Raquel Cortes, the wife of the man killed by airplane food, claimed that American served her husband substandard fare contaminated with a deadly bacteria, Clostridium perfingens. After touching down in New York, she said, Othon complained of acute stomach cramps, sudden thirst and other “clear outward manifestations of severe physical illness.”
Representatives from American vehemently denied accusations of wrongdoing, and laughed openly at the charges.
Hayes Cunningham, a media relations executive with the airline, said: “Although we can’t comment in detail on the incident, as the investigation remains ongoing, I can say that we all had a good chuckle over the lawsuit and confidently refute the Cortes’ allegations. As we intend to prove in court, it’s impossible that Mr. Cortes suffered a heart attack from eating food he was served on an American Airlines flight. We ended meal service years ago, about the same time we decided to charge passengers a mint to check any bag bigger than a coin purse onto our planes. Heck, you can’t even get a pack of stale peanuts without us placing a $75 hold on your credit card. Maybe they should be suing the Sbarro at JFK, ‘cause he didn’t get any food from us.”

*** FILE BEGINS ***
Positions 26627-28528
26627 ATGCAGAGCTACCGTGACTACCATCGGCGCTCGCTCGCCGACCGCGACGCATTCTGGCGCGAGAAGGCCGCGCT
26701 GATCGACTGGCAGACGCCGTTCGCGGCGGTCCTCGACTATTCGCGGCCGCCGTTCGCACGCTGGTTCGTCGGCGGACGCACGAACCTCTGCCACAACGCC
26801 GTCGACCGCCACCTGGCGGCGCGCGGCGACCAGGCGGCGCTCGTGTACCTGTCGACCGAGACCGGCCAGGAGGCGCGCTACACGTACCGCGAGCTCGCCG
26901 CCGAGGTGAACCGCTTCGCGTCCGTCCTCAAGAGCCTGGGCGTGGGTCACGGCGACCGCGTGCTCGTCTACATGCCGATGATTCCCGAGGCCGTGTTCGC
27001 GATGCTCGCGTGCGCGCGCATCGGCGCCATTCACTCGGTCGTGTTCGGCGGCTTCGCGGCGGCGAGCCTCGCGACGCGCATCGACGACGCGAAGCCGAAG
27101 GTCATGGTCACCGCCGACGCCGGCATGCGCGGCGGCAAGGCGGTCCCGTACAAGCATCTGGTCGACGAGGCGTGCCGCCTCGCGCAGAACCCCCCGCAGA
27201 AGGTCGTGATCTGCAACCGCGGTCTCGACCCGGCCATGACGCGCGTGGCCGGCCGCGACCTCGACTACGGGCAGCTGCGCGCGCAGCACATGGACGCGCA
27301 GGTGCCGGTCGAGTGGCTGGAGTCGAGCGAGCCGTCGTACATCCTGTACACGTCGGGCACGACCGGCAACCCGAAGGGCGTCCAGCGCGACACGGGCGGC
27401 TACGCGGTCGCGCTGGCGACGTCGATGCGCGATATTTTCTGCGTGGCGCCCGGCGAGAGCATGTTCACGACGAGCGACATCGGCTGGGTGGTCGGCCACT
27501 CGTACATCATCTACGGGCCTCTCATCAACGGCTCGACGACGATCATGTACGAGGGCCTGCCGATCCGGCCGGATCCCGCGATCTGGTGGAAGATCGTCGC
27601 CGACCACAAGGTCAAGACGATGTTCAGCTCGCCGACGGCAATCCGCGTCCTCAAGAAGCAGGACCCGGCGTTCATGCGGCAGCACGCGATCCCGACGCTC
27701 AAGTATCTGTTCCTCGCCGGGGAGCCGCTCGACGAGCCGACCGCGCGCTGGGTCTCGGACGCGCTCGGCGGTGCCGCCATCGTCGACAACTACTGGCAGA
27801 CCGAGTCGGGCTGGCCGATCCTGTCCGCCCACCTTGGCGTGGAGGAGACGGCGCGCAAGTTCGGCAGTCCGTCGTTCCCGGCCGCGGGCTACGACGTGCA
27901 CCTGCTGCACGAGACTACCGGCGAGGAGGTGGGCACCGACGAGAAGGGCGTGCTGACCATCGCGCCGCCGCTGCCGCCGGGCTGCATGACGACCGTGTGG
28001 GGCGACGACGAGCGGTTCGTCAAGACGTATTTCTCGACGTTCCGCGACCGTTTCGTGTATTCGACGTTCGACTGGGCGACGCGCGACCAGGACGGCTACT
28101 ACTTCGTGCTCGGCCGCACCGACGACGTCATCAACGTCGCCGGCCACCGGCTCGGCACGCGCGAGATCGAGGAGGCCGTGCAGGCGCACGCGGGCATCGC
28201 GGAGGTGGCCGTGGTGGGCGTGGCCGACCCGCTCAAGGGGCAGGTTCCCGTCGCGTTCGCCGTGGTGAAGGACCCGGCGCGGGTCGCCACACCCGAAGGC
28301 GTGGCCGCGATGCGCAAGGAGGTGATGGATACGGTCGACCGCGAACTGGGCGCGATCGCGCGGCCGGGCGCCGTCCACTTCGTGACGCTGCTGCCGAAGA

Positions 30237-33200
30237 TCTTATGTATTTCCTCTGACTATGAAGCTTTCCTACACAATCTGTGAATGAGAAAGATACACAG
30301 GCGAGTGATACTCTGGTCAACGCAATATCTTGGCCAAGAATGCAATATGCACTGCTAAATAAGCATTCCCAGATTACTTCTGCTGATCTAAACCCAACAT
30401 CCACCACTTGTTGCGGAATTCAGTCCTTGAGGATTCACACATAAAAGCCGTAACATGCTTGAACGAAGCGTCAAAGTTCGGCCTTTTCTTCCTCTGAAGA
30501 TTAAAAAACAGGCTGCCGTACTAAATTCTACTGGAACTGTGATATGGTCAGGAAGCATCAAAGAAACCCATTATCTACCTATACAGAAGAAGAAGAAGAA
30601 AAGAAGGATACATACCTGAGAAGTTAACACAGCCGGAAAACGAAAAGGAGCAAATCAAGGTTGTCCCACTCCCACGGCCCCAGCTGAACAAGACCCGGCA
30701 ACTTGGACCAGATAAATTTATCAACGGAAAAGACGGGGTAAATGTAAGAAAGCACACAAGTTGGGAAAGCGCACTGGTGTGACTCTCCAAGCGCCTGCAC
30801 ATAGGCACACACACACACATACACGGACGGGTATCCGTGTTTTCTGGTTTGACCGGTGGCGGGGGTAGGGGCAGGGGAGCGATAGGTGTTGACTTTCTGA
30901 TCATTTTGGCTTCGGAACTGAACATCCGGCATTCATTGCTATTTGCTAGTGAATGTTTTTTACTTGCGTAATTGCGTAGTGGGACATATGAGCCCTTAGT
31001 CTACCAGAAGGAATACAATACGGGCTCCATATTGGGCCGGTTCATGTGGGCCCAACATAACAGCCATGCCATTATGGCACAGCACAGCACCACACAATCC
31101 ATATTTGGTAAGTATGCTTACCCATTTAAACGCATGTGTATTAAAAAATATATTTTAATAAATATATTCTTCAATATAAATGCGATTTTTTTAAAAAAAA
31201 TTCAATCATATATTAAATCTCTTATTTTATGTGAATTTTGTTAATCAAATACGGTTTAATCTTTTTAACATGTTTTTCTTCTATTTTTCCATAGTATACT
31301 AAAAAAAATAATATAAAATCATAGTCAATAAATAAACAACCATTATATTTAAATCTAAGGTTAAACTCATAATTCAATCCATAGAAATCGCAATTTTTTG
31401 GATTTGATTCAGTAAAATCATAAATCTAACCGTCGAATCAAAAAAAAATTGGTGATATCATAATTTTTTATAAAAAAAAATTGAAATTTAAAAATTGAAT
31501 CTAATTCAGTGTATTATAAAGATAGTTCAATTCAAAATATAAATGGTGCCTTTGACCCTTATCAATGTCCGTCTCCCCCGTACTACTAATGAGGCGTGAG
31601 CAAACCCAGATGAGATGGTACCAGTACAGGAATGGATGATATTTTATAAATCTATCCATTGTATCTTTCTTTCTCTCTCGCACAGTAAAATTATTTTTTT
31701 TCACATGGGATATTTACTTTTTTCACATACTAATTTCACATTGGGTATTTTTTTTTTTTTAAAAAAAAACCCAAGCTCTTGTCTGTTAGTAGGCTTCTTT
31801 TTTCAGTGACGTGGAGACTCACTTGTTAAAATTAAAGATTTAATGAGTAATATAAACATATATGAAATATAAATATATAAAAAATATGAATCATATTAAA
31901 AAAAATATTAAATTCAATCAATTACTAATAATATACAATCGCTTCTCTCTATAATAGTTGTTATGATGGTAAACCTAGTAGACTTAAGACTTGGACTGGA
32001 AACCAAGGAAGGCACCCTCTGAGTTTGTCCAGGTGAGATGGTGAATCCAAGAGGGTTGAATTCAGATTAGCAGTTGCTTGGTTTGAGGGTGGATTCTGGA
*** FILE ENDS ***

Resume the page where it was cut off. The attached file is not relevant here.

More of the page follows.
Cunningham added that even when meals were still offered by carriers, a typical person would have been unable to diagnose a foodborne illness.
“It’s impossible to differentiate the poor physical condition of a passenger who ate normal airplane food from one who ate poisoned food,” Cunningham explained. “Regardless, they all look the same -- sick, dehydrated, weak, doubled over in abdominal distress, vomiting usually. My guess is that Mr. Cortes was in bad health to begin with. It’s common for people without a lot of money to be sick. And Mr. Cortes was clearly down on his luck; otherwise, he would’ve booked his trip on Virgin.”
Officially, American Airlines has refused to speculate on the actual cause of death in the case. Cunningham, however, mused that “since we cut costs by recirculating the interior air, it’s a lot more likely that he was poisoned by the deadly bacteria and awful diseases being passed around the cabin. I mean, have you been on one of our flights? All those poor people huddled together like cattle on a train to the slaughterhouse. It’s just disgusting and inhumane.”
Cunningham called the suit a frivolous attempt to wheedle a struggling company out of its revenues during a time of vulnerability. “We don’t kill our passengers with food,” he said. “We kill them with kindness.”
Cortes family members remain steadfast in their assertions and are suing American for $1 million, the current net worth of the company.
(c) 2011. See disclaimers.